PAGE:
credCache.Add(new Uri(“http://localhost”), “Negotiate”,
HttpWebRequest req = (HttpWebRequest)WebRequest.Create(uri);
req.Credentials = credCache;
The authentication type can also be explicitly specified as “NTLM” and “Kerberos” in separate calls to Add(). This page on authentication schemes explains using Negotiate as follows.
Negotiates with the client to determine the authentication scheme. If both client and server support Kerberos, it is used; otherwise NTLM is used.
Let’s say you want to work with basic or digest authentication. The documentation for CredentialsCache.DefaultCredentials and CredentialsCache.DefaultNetworkCredential says that neither will work with basic or digest. If we add basic to credentials cache, we get a runtime exception.
credCache.Add(new Uri(“http://localhost”), “Basic”,
The exception is thrown by the Add() method.
Unhandled Exception: System.ArgumentException: Default credentials cannot be supplied for the Basic authentication scheme.
Parameter name: authType
at System.Net.CredentialCache.Add(Uri uriPrefix, String authType, NetworkCredential cred)
So, in order to use basic or digest, we must create a NetworkCredential object, which is also what we need to do in order to authenticate as some identity other than the logged-on user. To do that, we create NetworkCredential object and add it to the CredentialCache as follows.
credCache.Add(new Uri(“http://localhost”), “Basic” /* or “Digest” */,
new NetworkCredential(“me”, “foo”, “DOMAIN”));
Basic authentication sends the password across the wire in plain text. That’s okay for a secure connection, such as one using SSL, and for situations where you don’t need much security. Digest authentication hashes the password along with other data from the server before sending a response over the wire. It’s a significant step up from basic.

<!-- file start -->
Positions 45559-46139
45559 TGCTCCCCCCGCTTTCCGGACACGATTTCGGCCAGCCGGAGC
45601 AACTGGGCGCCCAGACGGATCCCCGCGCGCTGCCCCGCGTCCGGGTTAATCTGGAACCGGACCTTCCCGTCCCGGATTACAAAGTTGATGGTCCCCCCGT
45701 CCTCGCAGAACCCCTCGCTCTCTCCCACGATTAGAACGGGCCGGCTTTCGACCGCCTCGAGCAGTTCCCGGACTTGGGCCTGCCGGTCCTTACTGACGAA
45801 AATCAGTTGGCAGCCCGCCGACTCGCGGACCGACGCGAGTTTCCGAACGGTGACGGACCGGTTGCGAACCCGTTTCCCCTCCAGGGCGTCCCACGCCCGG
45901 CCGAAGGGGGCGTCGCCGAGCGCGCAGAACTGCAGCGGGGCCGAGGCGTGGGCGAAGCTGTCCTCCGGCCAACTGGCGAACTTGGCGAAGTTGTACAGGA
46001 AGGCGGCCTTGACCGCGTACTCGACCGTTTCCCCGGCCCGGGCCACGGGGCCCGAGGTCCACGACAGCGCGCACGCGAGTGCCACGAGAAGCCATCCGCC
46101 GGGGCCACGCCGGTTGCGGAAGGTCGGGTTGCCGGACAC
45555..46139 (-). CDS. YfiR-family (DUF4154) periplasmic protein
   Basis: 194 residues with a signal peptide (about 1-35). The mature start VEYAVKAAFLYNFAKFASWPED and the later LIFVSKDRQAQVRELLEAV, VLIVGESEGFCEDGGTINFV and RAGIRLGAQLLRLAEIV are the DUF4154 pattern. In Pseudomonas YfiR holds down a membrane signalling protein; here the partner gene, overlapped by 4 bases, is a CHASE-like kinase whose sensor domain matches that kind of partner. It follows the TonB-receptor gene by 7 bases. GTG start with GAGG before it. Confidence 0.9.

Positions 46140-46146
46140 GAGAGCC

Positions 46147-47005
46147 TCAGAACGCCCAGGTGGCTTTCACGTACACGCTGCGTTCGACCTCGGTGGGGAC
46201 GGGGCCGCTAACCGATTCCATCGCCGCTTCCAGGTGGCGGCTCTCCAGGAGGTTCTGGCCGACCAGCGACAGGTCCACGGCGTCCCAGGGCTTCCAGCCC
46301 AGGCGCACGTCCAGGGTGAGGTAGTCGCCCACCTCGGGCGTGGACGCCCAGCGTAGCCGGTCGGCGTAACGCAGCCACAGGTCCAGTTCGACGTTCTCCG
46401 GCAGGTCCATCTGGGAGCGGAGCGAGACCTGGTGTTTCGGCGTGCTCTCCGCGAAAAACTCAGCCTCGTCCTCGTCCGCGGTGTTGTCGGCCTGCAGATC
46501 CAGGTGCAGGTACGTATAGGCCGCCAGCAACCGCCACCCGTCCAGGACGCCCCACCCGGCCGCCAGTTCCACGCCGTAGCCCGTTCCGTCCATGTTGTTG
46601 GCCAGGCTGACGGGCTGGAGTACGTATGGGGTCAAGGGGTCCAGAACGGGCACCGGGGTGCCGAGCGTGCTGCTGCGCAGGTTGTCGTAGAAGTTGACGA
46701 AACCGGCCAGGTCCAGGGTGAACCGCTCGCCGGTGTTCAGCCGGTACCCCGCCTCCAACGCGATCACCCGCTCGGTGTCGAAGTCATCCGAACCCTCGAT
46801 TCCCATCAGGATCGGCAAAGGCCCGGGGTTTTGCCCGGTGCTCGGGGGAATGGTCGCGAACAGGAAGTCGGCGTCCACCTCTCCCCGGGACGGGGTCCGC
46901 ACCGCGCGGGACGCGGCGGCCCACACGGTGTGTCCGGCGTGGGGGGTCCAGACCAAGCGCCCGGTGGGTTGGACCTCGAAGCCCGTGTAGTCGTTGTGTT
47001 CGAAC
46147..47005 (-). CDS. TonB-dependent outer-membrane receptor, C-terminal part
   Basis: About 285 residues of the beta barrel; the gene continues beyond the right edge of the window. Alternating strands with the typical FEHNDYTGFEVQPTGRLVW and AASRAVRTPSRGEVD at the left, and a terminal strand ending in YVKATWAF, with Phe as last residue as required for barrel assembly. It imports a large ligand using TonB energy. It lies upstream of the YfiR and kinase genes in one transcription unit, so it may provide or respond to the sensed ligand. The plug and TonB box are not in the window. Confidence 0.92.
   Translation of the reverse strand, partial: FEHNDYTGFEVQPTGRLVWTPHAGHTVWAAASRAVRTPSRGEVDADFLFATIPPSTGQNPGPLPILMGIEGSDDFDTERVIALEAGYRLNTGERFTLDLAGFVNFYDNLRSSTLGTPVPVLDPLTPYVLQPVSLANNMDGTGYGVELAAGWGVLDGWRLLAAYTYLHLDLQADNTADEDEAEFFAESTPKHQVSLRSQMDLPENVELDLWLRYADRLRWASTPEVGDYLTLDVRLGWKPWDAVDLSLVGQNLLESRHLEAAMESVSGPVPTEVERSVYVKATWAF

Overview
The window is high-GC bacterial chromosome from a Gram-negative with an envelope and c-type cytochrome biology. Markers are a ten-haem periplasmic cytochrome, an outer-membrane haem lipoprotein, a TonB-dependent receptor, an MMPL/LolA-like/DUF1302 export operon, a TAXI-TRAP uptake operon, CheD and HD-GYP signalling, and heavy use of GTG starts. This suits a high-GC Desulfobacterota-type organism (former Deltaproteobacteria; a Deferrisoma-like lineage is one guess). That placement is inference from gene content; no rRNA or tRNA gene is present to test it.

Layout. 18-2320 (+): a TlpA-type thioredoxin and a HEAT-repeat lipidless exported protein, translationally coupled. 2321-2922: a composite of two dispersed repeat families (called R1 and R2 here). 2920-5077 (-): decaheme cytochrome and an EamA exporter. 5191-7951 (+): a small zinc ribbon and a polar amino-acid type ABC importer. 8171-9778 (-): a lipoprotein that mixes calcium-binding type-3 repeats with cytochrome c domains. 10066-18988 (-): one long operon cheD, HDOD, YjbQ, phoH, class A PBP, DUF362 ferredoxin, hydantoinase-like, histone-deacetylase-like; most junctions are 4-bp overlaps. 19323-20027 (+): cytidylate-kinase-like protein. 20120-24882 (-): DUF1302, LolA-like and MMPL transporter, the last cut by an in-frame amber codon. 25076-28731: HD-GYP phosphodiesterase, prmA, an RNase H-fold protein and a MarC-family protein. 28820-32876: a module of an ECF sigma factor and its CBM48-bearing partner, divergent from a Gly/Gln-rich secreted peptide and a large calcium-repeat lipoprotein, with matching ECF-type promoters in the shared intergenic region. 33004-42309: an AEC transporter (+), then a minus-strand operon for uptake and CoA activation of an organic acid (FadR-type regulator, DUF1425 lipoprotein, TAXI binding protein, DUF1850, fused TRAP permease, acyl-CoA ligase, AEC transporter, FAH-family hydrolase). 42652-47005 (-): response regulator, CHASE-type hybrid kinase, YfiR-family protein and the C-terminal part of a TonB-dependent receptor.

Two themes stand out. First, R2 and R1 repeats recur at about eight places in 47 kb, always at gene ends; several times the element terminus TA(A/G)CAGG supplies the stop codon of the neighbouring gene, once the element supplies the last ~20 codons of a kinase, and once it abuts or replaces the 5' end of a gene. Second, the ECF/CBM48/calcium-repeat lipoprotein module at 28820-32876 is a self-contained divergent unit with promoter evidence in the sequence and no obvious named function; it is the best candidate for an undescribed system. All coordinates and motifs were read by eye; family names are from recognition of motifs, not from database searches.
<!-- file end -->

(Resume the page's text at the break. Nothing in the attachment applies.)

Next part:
Now we need to have the user name and password to create the NetworkCredential object. There are two parts to this. First is prompting the user for the name and password. The second is storing the information. For prompting there is the Windows dialog that pops up any time you go to a web site that requires authentication. That dialog includes a “Remember my password” checkbox. I don’t yet know what the managed API is for that.
To store and retrieve the information, there is the new managed DPAPI explained by Shawn Farkas in several blog postings.
- Managed DPAPI Part I: ProtectedData talks about persisting information securely using the new ProtectedData class
- Managed DPAPI Part II: ProtectedMemory talks about storing information in RAM securely using the new ProtectedMemory class
- Making Strings More Secure talks about the new SecureString class that makes use of ProtectedMemory
[Update 3:44pm] The Windows dialog used when IE prompts for name and password is created by the CredUIPromptForCredentials() function. CredUIConfirmCredentials() is used to save credentials that authenticated successfully, if desired. Duncan Mackenzie’s MSDN article Using Credential Management in Windows XP and Windows Server 2003 explains how to use it from .NET.
[UPDATE 4/10/2006] I updated the MSDN links that were broken.